Saturday, January 6, 2018

Rebooting with Passion

Walkable downtown of Hagerstown, Maryland
I'm back. After not having published in this space for more than a year, I’ve returned to blogging.

I’ve missed the readers here, but it’s been a mostly good year regardless.  I’ve used the break to regenerate from five years of blogging.  (This is my 744th blog post.  I may yet justify my hubris when I began numbering my posts at 0001.)  I’ve recuperated from my role in the local 2016 city council race and taken the repercussions that came from that effort.

I went through a frustratingly short stint as the land-use columnist for the local paper.  I’ve helped take Petaluma Urban Chat in new directions.  And I’ve tried the impossible task of adjusting to the new realities in the nation's capital.

But I've never forgotten the feeling of accomplishment and connection that came from writing in this space.  Few days have passed without me thinking of a topic I wanted to cover here.

My lack of output has never been a lack of interest, but only an overly full to-do list and a lack of time.

In the New Year, with the newspaper writing role terminated, I needed an outlet and so here I am.  And it may not be coincidental that this post will be published on Epiphany.

I don't have a particular subject about which to write today.  Instead, I’ll muse on where I want this blog to go and what new perspectives I’ll bring to the task.

To begin, most readers in Petaluma know that I've been involved in organizing a forum series, Know Before You Grow, that's gotten off to a good start, with an average attendance in the neighborhood of 75 for our first three events.  (For those not in Petaluma, I’ll write often about Know Before You Grow, filing in the backstory and perhaps encouraging you to emulate the effort in your town.)

To give structure to the forum series, the organizing team had to fix upon on a concise description of our mission.  We settled upon four “community values”: 

  • Housing for all
  • Mobility options
  • Climate action
  • Sustainable municipal finances

Every forum focuses on how land use, through either policies or proposed projects, can meet or fail to meet those values.

Today isn’t the day to delve into the implications of those four values.  But I believe strongly in the values and will always put them in the forefront of my thinking as I write.  All by themselves, settling on them made 2017 a good year.

But I can’t mention 2017 without noting the national dysfunction of the past year.  This won’t be a forum to discourse in general on the changes in the nation and in the capitol.  There are many others filling that role better than I can.  But I’ll touch often on how walkable urbanism, and the too frequent lack of it, may have played a role in the outcome of the November 2016 election and how the election results are in turn playing a role in future of walkable urbanism.

Sometime over the past year was a Twitter exchange that captured my thinking on the point.  As a reminder, Brent Toderian was the Vancouver Planning Director during the run-up to the 2010 Winter Olympics.  He has since left that post and is now a well-respected international urban planning consultant who tweets often about how national politics can affect local matters.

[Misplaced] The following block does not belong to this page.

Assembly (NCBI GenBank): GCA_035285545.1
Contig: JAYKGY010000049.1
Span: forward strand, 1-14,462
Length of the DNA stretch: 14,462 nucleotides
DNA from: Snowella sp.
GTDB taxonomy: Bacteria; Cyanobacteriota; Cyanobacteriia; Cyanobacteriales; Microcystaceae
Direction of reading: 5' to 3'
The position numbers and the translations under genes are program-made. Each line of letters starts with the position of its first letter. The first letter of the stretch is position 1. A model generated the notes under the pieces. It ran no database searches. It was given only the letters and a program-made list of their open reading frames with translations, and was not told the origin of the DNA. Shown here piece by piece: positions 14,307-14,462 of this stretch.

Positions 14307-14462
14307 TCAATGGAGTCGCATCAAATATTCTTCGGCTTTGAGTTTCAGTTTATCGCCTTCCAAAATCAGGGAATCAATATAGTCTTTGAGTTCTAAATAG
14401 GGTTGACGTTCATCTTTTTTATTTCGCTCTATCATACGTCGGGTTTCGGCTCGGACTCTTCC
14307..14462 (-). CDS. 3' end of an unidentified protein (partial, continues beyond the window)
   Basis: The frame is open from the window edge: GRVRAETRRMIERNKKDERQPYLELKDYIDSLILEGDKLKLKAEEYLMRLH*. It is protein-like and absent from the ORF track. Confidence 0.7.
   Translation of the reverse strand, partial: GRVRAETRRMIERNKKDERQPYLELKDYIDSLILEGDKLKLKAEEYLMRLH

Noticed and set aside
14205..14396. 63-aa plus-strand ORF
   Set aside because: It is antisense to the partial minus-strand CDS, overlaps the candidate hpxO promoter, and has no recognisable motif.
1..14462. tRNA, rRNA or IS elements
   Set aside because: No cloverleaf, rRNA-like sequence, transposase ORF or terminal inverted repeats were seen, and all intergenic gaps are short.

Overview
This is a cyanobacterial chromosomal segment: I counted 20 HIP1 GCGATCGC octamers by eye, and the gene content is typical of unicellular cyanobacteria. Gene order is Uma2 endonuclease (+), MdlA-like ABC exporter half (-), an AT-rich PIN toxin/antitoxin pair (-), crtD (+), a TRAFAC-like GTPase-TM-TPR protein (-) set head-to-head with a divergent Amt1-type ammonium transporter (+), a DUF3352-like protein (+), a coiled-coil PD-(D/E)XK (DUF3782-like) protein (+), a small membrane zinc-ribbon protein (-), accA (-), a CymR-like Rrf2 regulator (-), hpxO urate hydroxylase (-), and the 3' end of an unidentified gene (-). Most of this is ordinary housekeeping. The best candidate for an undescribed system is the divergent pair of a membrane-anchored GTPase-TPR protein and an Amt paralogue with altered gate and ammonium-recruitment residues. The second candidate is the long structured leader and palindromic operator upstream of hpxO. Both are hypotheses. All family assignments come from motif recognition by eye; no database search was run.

In response to the tweets, Hudson Bronson tweeted to Toderian, “Respectfully, wish you would stop tweeting about American politics so often.  Your city planning tweets are why I follow you.

In response, Kurtis Pozsgay tweeted back “Get out of here with this nonsense.  Planning and politics are intertwined.”  and The Tysons Corner added “Pretty tough to make good cities when feds try to rob cities of competitive advantage by giving money away to anywhere but cities.”

That pretty well sums it up.

So, those are my twin goals for this reboot, always writing from the perspective of the four Know Before You Grow goals and being constantly aware of the connection between local land use and the politics of Sacramento and Washington, D.C.

I don’t know the exact paths I’ll follow in pursuing those goals, but I’m looking forward to finding out.  And I’m glad you’re along for the ride.

As always, your questions or comments will be appreciated.  Please comment below or email me.  And thanks for reading. - Dave Alden (

Dave Alden is a Registered Civil Engineer. A University of California graduate, he has worked on energy and land-use projects in California, Oregon, and Washington. He was also the president of a minor league baseball team for two seasons. He lives on the west side of Petaluma with his wife and two dogs. The blog that he writes can be found at Where Do We Go from Here. He can also be followed on Facebook, LinkedIn, and Twitter.


  1. Glad you're back blogging, Dave. I look forward to your thoughtful examination of issues.

    1. Cheryl, good to hear from you. How's the Marin County biking scene?

  2. Welcome back, Dave Alden and Where Do We Go From Here!

    It was your blogs, which I first saw in the fabled and once-great Petaluma Patch of Karina Ioffee in which I saw the articulations that I was first inspired to think that I, a regular old non-planner, could get a conceptual handle on land use in my community and join the walkability, etc., movement not just at the personal level but in and for the good of my town and state.

    Your thinking casts a great deal of light an clarity into complicated issues and makes politics talkable.

    1. Barry, I appreciate the kind words, although I think you exaggerate my contributions. What matters is that all of us are willing to raise our voices and to take part.